The proposed $3.19 billion Prince George’s County budget for fiscal 2013 unveiled Thursday would add 236 public-safety positions, allot funds to plan four new schools, provide aid to complete one police station and plan for three others, give a one-time bonus for county employees and fully staff the county’s ethics board to include investigators.
“This budget process was about looking at our government through a prism and three words dominated our discussions: vision, focus and results,” said County Executive Rushern L. Baker III (D). “I knew we’d all have to ask each and every office to do more with less. Our vision and mission helped us create a budget with a common theme of making this county better for residents, businesses and visitors.”
The proposal — a $27.6 million increase from the fiscal 2012 budget — also includes funds for the construction of an environmental education facility and completion of the $15.7 million South Bowie library.
However, in order to preserve critical investments, there will be 5 percent cuts across all county departments, except in public safety and education. Also, the budget contains a proposed increase in the recordation, or transfer, tax rate of 50 cents per $500 in transaction. This increase will generate $5 million in fiscal 2013.
Additionally, the county will not provide merit or cost-of-living adjustment increases to county employees, who will instead receive a one-time bonus.
Continuing efforts to increase accountability and transparency, Baker’s budget proposes fully staffing the county’s Board of Ethics with an executive director, administrative staff and two investigators. The board would include a tip line to report abuse, fraud and government waste.
“We’re in fiscal 2013, but our revenues are back to fiscal 2008 levels,” said Thomas Himler, director of the county’s Office of Management and Budget. “That’s not a pretty situation to be in. That’s our biggest challenge. Funding all these priorities.”
Himler described the economy as “essentially flat” from the current fiscal year due to a tight job market and still struggling housing market.
The county’s reliance on the property tax base resulted in another hit to revenue as real property taxes decreased $25.7 million in January 2012. The decline has officials expecting the county’s property revenue base to drop from $72.1 billion in fiscal 2012 to $68.5 billion in fiscal 2013.
Himler said as a result of the many foreclosures since 2007, the average median sale price of county homes has dropped from $330,000 to $162,000.
Baker also expressed concern about the likelihood of teacher pensions being shifted from the state to the county. Gov. Martin O’Malley’s (D) proposal would force Prince George’s to handle an additional $34 million in fiscal 2013.
“We’re realists,” Baker said. “We know the pension shift is coming, and we’re just hoping it will be less of an impact on us. We don’t have ways to raise revenue to cover it.”
Officials are optimistic the Economic Development Incentive Fund will help spark Prince George’s commercial tax base, however. The $50 million fund, which was created last year and began implementation last month, is intended to attract new businesses while helping existing businesses expand by providing loans, grants and equity investments. The fiscal 2013 allocation of the fund will be $11 million, up from the current fiscal year’s budgeted amount of $7 million.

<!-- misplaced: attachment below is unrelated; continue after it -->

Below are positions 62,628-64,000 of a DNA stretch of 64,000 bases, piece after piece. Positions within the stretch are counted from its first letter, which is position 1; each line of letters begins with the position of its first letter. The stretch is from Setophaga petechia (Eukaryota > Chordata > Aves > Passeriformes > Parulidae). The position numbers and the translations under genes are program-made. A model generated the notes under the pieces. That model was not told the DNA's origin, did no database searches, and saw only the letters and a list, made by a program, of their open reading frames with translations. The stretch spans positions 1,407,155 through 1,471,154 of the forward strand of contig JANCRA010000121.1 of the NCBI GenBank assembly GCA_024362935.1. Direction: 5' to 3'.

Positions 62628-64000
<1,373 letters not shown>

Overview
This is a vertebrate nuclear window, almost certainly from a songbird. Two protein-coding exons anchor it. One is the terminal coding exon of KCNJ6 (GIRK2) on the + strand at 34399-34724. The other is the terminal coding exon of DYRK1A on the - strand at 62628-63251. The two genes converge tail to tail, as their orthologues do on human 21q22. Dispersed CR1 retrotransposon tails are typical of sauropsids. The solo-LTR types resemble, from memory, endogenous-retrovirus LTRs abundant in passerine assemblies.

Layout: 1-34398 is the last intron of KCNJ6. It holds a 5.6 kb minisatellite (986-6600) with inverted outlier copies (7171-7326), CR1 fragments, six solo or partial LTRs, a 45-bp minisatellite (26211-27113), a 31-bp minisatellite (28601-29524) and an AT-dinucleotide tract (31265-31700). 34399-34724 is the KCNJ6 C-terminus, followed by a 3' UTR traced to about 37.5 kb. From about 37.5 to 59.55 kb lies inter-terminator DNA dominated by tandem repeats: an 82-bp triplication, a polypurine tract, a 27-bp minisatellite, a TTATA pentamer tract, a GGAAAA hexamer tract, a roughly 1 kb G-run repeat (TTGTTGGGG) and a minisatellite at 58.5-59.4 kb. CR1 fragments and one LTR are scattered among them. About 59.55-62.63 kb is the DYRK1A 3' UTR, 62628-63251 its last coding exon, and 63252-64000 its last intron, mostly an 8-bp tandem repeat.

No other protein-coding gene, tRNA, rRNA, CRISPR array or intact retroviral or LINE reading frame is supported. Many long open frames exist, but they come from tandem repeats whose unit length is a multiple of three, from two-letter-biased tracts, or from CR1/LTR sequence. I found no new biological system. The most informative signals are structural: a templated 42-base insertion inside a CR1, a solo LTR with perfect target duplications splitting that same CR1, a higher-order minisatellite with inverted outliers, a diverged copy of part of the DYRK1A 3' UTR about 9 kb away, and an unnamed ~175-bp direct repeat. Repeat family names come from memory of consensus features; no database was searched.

On the education front, Baker’s budget proposes $1.64 billion in funding — a $29.2 million increase from the amount approved in fiscal 2012. County aid will decrease by $4 million from $617.5 million to $613.5 million as state funding is expected to increase from $874.3 million to $907.1 million.
“[The county funding for schools] only appears as a reduction because [the school system] lowered the amount that they asked for,” said Terri Bacote-Charles, acting director for the office and management and budget. “This is still $21 million over the Maintenance of Effort requirements.”
The MOE requires the amount spent per pupil to be the same or exceed the previous year’s amount.
Funding is also included in the proposed budget to continue construction for a new Oxon Hill High School, Avalon Elementary, Hyattsville Elementary and Henry Ferguson Elementary.
The Alice Ferguson Foundation will receive $1 million for a new environmental education facility in the county’s southern portion along the Potomac River, where students will take part in interactive environmental and agricultural lessons.
The budget also includes $543.2 million for public safety. The District 7 police station in Fort Washington will receive $5.4 million to complete construction and funding has been allocated for District 5 (Route 301/Brandywine area), District 6 (north county) and District 8 (Woodmore area). The county fire/EMS department receives $131.7 million, which provides 50 new recruits in addition to 24 that had previously been covered with grant funding, as well as 12 new ambulance/EMS units, eight command vehicles, four new fire engines and two ladder trucks.
The Department of Corrections’ 67.9 million funding allows for 20 new correctional officers, and the state’s attorney’s office received funding for 16 additional positions.
“Our office has long been understaffed and underfunded,” said Prince George’s County State’s Attorney Angela Alsobrooks in a statement. “Without prosecutors, every person who was arrested by the police would go free. With additional positions, we will enhance our ability to prosecute cases in a firm, fair and consistent manner.”
County employees have not received raises in three years. Although Baker did not allow for raises this year, he alloted $3 million to provide bonuses for the 5,829 county employees.